With all due respect to Swooper 420 the legislative process often requires more than Congress to pass a bill and put it on the president’s desk. This 112th Congress we are gathering our allies, finding our foes and understanding the tactics used by the prohibition crowd.
A bill is DEAD when the sponsor withdraws it & not before. I would appreciate you not saying what is not true. Thanks.
What i need is for Swoop 420 and all the others on DrugWarRant to write their Congressman and then email the members’ response…thanks in advance, howard
With all due respect I don’t believe that HR 2306 is simply pining for the fjords.
Howard, I contact my (Democrat) members of congress on this subject a few times each month, and I even have asked them to co-sponsor this bill a few times since it was introduced. I always get the exact same canned response, if I get any response at all. Here is the contents of the most recent copy of that canned response (I’ve deleted all the previous copies):
Dear ____ ______,
Thank you for contacting me regarding the federal regulation of marijuana. I appreciate hearing from you on this important issue.
As you may know, the Controlled Substances Act (CSA) of 1970 restricts the production of all varieties of Cannabis sativa. Under the federal system of government the Controlled Substances Act is not pre-empted by state medical marijuana laws; similarly, state medical marijuana laws are not pre-empted by the Controlled Substances Act. States can statutorily create a medical use exception for botanical cannabis and its derivatives under their own, state-level controlled substance laws. At the same time, federal agents can investigate, arrest, and prosecute medical marijuana patients, caregivers, and providers in accordance with the federal Controlled Substances Act. President Obama has indicated that he does not support the use of limited federal resources to investigate and prosecute medical marijuana users who are in compliance with their applicable state laws.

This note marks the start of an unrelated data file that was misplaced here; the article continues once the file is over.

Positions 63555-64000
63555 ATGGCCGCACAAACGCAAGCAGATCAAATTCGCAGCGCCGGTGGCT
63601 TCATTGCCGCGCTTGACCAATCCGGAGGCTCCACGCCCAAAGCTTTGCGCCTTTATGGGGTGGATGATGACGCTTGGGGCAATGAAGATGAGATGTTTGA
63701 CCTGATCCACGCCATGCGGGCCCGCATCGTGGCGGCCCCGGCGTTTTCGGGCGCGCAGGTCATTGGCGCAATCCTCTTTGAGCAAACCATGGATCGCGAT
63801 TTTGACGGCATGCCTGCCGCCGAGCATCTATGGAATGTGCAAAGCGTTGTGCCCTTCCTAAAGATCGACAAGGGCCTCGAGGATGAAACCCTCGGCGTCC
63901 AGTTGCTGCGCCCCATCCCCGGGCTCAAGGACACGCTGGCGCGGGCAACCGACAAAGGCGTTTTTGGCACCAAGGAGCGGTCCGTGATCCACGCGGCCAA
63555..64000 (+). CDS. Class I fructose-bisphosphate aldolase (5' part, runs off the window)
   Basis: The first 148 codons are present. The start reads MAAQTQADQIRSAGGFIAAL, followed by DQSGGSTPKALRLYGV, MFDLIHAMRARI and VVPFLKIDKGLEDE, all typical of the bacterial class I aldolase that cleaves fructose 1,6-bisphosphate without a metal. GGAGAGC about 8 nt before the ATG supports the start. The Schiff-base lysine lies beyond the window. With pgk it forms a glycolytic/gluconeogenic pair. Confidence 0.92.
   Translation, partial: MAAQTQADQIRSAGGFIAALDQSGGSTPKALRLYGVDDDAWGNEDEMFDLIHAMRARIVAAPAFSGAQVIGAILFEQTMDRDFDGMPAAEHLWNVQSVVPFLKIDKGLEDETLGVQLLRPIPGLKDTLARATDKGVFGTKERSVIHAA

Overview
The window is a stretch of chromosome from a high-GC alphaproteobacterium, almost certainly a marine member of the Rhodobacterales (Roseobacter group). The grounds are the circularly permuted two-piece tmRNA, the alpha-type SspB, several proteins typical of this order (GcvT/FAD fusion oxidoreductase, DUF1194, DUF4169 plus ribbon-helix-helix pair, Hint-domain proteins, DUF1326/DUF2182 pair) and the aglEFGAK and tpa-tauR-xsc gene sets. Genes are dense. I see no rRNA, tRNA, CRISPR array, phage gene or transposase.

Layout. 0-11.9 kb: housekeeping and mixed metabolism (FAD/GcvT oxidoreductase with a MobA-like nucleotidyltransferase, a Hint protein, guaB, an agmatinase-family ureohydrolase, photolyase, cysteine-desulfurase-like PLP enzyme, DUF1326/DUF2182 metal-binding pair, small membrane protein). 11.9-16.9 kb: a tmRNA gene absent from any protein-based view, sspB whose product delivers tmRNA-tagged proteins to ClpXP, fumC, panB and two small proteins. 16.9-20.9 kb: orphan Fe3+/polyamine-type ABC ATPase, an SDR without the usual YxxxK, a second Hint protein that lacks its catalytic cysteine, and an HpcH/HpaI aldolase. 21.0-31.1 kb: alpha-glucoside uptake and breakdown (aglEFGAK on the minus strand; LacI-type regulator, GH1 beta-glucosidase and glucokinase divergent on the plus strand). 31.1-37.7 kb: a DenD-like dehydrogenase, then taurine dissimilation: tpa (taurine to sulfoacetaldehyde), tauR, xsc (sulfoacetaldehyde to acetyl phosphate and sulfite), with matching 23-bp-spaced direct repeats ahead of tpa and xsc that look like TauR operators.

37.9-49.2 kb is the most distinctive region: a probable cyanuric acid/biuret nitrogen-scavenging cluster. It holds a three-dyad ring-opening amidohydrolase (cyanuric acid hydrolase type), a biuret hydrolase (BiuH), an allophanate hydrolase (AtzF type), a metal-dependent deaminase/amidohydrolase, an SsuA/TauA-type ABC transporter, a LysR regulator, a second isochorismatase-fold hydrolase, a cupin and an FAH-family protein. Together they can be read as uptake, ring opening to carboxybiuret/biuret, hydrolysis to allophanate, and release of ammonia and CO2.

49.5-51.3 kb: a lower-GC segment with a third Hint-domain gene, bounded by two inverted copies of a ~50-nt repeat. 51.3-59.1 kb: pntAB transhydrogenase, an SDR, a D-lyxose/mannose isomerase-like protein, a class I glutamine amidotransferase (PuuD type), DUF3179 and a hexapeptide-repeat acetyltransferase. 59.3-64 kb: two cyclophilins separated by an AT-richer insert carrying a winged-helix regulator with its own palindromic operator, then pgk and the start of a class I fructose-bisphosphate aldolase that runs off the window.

In 1998, Washington State voters approved a ballot initiative legalizing the personal use of marijuana for certain medical patients. These are patients who meet all qualifying criteria, possess no more marijuana than is necessary for their own personal medical use (but no more than a 60-day supply), and present valid documentation to investigating law enforcement officers. A bill concerning the medical use of cannabis (SB 5073) was passed in the Washington State legislature on April 22, 2011. On April 29, 2011, Governor Gregoire partially vetoed the legislation, striking several provisions that would have licensed and regulated medical marijuana dispensaries and established a patient registry.
For more information on Washington State laws that govern medical marijuana, I recommend that you contact your state representative or state senator by calling the Washington State Legislative Hotline at 800-562-6000 or through the legislature’s website at http://www.leg.wa.gov.
As you may know, Representative Barney Frank (D-MA) introduced the Ending Federal Marijuana Prohibition Act of 2011, in the House of Representatives on June 23, 2011. This legislation was referred to numerous House Committees and is awaiting further consideration. If enacted, this bill would limit the application of federal laws concerning the distribution and consumption of marijuana. At this time, this legislation does not have a companion bill in the U.S. Senate. I will be sure to keep your thoughts in mind if I have the opportunity to consider this or similar legislation in the Senate.
Thank you again for contacting me to share your thoughts on this matter. You may also be interested in signing up for periodic updates for Washington State residents. If you are interested in subscribing to this update, please visit my website at http://cantwell.senate.gov. Please do not hesitate to contact me in the future if I can be of further assistance.
United States Senator
Thank you for your persistence!
At least you got a response. More optimistically, one that suggested open-mindedness.
Hopefully the people of Washington will let her know that she has an obligation to her state to defend the law its people made. Legalized medical marijuana is currently trumped by federal law.
Instead of waiting around for a colleague to put the issue forth in the Senate, she should do it herself and reach out to her buddies who represent the other states that are currently in defiance of federal law.
I will contact my representatives, again, today. Maybe a letter to the editor as well. Thanks to all for doing the same.
For whatever its worth, I’ll send one to Senator Cantwell, too.
Just found this site. I look forward to spending more time on it.